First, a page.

The question might be posed “why not clean up and manage existing ones?”  Of course where this can be done, then it should be done but new ponds allow one to start with a clean slate.  They can be created in places where their water supply will be clean throughout the pond’s lifetime, and generally creation is cheaper and simpler than the restoration of an existing pond. Read more...

Bluebells and boars

Bluebells and boars

by Lewis ~ 9 April, 2012 ~ 2 comments

Wild boar became extinct in the U.K. in the thirteenth century –so we have been ‘boar free’ for circa 700 years.  However, towards the end of the last century commercial pig farming developed; seemingly some escaped and have established free living and breeding populations.

Attitudes to these pigs / boars fall into two broad categories :

  • those who welcome the return / reintroduction of a missing species and its ecological impact
  • those who have a more negative perception of the boar – in that, they do damage, have the potential to harbour disease and can cause direct damage to people. Read more...
Creating a woodland pond and encouraging pond life.

Creating a woodland pond and encouraging pond life.

by Angus ~ 27 March, 2012 ~ 3 comments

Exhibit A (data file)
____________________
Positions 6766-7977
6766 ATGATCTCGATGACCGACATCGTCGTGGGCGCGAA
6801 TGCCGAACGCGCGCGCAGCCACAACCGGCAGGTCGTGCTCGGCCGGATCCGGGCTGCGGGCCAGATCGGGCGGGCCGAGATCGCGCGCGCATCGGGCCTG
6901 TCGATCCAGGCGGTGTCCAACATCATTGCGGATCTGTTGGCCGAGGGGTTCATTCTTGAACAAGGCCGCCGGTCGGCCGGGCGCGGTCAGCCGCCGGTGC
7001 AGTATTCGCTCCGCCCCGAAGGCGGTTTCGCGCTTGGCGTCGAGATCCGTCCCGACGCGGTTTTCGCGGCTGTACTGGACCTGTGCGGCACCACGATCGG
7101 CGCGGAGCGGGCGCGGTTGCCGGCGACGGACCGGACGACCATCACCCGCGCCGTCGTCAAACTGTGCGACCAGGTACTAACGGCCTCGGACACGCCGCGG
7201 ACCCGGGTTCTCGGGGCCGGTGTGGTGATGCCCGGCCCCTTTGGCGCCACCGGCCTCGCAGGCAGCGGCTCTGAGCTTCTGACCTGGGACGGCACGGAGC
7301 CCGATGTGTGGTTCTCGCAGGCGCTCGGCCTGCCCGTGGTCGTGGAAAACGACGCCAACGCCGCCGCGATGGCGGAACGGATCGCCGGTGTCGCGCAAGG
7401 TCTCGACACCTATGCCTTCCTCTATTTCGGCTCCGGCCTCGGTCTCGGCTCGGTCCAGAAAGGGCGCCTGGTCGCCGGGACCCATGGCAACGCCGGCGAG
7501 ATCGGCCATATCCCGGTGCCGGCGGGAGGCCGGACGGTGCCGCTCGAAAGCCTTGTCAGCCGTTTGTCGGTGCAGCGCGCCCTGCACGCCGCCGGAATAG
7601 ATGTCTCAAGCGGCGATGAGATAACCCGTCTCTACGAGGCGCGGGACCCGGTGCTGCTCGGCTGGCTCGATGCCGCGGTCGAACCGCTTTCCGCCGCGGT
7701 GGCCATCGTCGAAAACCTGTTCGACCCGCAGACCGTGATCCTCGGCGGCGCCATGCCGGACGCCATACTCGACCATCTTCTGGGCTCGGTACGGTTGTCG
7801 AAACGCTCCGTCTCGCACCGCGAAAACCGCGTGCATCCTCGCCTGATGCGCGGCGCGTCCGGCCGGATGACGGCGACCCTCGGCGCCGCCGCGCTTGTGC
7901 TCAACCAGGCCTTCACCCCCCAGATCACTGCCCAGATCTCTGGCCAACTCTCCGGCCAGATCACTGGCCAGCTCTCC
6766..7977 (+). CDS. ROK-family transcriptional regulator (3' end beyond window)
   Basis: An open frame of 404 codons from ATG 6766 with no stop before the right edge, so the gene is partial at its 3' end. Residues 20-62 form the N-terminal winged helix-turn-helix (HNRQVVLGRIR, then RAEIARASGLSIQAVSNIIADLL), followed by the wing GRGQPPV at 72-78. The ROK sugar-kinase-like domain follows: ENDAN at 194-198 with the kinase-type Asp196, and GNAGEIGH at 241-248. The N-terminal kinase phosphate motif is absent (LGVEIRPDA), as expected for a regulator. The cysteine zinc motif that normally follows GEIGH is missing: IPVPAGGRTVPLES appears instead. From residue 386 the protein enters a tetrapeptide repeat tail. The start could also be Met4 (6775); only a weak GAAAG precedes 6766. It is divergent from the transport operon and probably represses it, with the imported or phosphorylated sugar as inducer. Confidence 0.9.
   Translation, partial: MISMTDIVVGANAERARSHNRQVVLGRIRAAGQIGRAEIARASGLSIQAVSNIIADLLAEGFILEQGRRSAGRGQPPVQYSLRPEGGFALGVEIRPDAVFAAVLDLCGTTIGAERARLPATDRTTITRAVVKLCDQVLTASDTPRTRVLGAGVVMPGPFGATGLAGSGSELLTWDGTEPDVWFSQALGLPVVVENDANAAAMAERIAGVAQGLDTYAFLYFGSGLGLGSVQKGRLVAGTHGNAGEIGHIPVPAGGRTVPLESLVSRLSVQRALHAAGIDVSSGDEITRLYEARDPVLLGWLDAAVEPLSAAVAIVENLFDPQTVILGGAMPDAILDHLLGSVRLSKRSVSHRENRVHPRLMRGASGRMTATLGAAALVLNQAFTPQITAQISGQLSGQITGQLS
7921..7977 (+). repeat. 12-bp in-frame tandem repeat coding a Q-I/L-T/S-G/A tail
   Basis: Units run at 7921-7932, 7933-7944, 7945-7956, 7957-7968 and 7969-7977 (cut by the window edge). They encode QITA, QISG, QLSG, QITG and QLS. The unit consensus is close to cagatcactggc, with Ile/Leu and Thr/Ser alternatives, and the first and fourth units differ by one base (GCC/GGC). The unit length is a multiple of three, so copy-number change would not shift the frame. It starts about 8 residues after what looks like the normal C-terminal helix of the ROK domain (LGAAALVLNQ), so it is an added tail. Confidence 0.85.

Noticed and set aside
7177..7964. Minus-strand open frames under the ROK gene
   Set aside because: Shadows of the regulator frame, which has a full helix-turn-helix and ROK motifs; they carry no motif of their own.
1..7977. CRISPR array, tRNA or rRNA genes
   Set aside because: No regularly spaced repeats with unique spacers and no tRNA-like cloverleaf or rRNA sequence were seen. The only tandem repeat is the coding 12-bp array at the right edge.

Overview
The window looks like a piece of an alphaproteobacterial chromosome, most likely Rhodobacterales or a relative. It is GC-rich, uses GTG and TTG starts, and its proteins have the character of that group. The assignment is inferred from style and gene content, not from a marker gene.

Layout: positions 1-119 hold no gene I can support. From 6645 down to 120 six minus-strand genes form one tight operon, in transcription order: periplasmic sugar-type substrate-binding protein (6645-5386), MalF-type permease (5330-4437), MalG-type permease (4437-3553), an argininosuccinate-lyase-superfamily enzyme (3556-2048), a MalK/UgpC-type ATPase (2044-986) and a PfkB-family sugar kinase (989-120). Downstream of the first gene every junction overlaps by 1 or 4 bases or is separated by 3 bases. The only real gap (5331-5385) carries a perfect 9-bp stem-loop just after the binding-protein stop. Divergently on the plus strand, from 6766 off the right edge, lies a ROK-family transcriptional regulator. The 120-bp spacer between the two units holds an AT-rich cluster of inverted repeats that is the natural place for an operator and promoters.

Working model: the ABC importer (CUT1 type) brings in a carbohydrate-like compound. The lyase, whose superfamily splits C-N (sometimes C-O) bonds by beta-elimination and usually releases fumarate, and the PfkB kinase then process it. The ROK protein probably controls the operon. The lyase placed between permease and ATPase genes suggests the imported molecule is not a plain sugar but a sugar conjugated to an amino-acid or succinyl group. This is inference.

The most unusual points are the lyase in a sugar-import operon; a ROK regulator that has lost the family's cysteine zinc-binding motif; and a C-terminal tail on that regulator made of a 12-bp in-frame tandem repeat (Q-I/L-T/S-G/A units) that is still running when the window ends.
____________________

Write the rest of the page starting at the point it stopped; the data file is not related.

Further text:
Pond building in woodland is more than just digging a big hole.   It is very much about creating a habitat, which is varied but which actually keeps the water in.  Over the last month or so, we have been digging a large wildlife pond in Kent not only for wildlife but also for enjoyment. We wanted an expanse of water that would be big enough for some canoeing and paddling around in small boats.

To do the job, we employed a pair of digger drivers with their machines but we were very much involved in the design and practicalities.  I knew several people who had dug ponds and lakes but in this case I particularly wanted something with an island; hoping that this could be a protected area for bird nesting - as well as an interesting feature. Read more...

Climatic debt

Climatic debt

by Chris ~ 28 February, 2012 ~ Comments Off on Climatic debt

Butterfly Conservation UK and the Centre for Ecology and Hydrology have been involved in the monitoring the status of butterflies through various citizen science schemes*.   UK butterflies (and indeed, birds) are probably the best-studied wildlife groups thanks to the dedication of an enormous workforce of highly skilled and committed volunteer recorders. Butterflies and birds have been observed and recorded in detail for many, many years and these detailed records and counts yield an invaluable resource of information for the analysis of population change(s).

A recent report indicates that some 70% or more of our butterfly species are in decline and that the geographical distribution of many has contracted. Read more...

Is Spring on its way ?

Is Spring on its way ?

by Chris ~ 9 February, 2012 ~ 3 comments

They are on the move! Who ? The Norfolk cuckoos that were fitted (last Spring) with solar powered 5G satellite tags.  Through these devices, the cuckoos were followed back to their ‘winter homes’ in Africa.  The tags transmit for about 10 hours at a time, then they go into 'sleep mode' whilst they are recharged by the light - ready to broadcast the position of the birds some time later ☆. Read more...